What musical theatre has taught us about Pennsylvania, Georgia, and Nevada
Let’s be real, the U.S. election is the only thing on our minds. We’ve had rolling news on our screens, even when we’re asleep. We’ve been glued to our phones to receive the latest alerts. We’ve been having political conversations for days on end, all in the hopes of finding out whether Joe Biden or Donald Trump will be President of the United States.
There’s also lessons about how people in the USA would vote in musical theater too. Here’s how characters from different states get involved with the election.
The Color Purple
The Color Purple’s Celie may be too young to vote, but she’d be tweeting 24 hours a day about what’s going on. She’d be the person you’d want to follow for the latest updates, always backed up by her friends. She wouldn’t be afraid to hit the streets either and tell everyone what’s important to her.
The townspeople in Parade would cast their ballot based on who is likely to go to Heaven. We’ll leave that up to you to decide who it’d be.
It’s never said where Waitress is set, but it’s definitely in the south. If Jenna lived in Georgia, she’d probably vote differently than Earl and the pair would likely split up over their political affiliations.
Honeymoon in Vegas
The characters in Honeymoon in Vegas would definitely be gambling on the Presidential outcome. In fact, a couple would probably decide to get married quicker than the time it took to count all the votes in 2020.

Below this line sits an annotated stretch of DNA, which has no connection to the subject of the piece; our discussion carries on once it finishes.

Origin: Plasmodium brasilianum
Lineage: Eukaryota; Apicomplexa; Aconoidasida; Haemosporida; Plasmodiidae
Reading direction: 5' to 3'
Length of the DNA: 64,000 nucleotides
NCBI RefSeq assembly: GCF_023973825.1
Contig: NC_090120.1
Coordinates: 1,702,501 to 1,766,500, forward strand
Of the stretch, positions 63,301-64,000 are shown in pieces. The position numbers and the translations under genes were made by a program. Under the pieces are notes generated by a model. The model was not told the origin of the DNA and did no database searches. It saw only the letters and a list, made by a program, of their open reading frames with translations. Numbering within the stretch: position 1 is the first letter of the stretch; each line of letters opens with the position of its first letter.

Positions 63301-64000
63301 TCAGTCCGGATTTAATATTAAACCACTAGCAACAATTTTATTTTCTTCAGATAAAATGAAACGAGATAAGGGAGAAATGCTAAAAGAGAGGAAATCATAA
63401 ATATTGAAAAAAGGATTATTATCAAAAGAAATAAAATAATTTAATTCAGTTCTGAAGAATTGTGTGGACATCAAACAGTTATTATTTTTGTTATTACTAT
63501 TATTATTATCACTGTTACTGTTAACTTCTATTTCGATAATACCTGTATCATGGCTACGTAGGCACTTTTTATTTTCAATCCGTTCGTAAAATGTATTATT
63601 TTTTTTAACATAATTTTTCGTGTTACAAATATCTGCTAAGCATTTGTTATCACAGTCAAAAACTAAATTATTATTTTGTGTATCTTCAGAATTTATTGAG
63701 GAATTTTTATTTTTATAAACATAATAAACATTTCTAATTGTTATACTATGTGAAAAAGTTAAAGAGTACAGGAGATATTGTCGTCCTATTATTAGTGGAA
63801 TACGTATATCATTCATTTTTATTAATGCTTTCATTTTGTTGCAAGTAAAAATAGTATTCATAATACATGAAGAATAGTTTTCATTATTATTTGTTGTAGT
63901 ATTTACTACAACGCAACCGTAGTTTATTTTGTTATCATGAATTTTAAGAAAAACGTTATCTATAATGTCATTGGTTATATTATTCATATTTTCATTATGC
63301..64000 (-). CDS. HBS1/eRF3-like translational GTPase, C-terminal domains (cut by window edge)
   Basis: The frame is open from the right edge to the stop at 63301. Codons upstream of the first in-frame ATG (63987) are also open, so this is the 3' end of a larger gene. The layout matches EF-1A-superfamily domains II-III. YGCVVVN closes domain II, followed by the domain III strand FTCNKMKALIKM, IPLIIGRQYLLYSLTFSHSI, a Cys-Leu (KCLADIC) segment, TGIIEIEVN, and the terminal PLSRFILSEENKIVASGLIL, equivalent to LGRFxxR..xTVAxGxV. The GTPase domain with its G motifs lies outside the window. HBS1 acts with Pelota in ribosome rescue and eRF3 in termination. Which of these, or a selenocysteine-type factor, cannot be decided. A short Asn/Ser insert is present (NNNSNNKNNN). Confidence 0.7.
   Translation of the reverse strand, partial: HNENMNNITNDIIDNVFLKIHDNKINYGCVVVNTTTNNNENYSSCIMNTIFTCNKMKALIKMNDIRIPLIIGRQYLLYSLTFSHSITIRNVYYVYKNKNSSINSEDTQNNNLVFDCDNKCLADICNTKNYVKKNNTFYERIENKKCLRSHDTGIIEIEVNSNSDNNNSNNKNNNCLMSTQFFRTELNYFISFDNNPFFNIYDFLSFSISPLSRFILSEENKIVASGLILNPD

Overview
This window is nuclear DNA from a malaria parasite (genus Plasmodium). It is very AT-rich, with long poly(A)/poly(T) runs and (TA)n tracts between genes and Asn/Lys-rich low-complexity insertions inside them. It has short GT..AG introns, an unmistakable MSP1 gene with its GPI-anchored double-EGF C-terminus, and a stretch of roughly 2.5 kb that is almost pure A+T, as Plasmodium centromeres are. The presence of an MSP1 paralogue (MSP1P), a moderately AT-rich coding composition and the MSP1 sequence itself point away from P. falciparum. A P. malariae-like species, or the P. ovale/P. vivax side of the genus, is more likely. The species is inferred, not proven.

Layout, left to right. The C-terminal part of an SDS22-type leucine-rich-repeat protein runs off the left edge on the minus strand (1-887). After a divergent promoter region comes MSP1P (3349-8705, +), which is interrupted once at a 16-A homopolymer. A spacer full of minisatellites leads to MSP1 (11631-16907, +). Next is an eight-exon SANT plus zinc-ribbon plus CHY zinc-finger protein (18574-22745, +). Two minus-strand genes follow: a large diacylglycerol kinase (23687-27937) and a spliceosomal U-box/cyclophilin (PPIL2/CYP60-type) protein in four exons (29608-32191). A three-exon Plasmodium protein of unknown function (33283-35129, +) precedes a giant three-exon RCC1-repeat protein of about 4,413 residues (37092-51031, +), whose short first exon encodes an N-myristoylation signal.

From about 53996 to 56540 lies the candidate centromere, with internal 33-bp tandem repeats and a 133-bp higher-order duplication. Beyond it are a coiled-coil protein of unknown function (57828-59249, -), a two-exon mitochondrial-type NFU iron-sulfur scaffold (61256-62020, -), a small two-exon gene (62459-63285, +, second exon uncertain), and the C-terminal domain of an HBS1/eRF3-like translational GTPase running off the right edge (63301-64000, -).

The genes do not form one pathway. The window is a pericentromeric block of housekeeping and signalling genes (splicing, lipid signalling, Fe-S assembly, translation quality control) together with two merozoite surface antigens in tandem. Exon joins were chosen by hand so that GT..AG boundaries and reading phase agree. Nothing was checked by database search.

The Best Little Whorehouse Goes Public
Investors in The Best Little Whorehouse Goes Public would be eyeing up how all the states voted. They’d be concerned that all the money they donated to campaigns would be going down the drain.
Did you know that Fun Home is set in Pennsylvania? We know that Alison Bechdel would have voted in the election, casting her ballot early and encouraging all of her friends and family to vote. She’d also stay up all night to watch the election results, tallying up the number of women getting into Congress.
Need we say more? The Pittsburgh weatherman would cast his vote early on Election Day, then stand outside polling stations over the city for live weather broadcasts. Then he’d do it again. And again. Sound familiar?
After shuffling off to Buffalo, Peggy Sawyer would go home to Allentown, PA to vote in her home state. A lot of her co-stars may not vote in the election, but she’d feel proud wearing her “I Voted” sticker into rehearsals.
Founding father Alexander Hamilton would vote. Obviously. After the Revolutionary War on Pennsylvania turf, he’d be running his own campaigns and trying to draw up crowds wherever he goes to spread his ideas.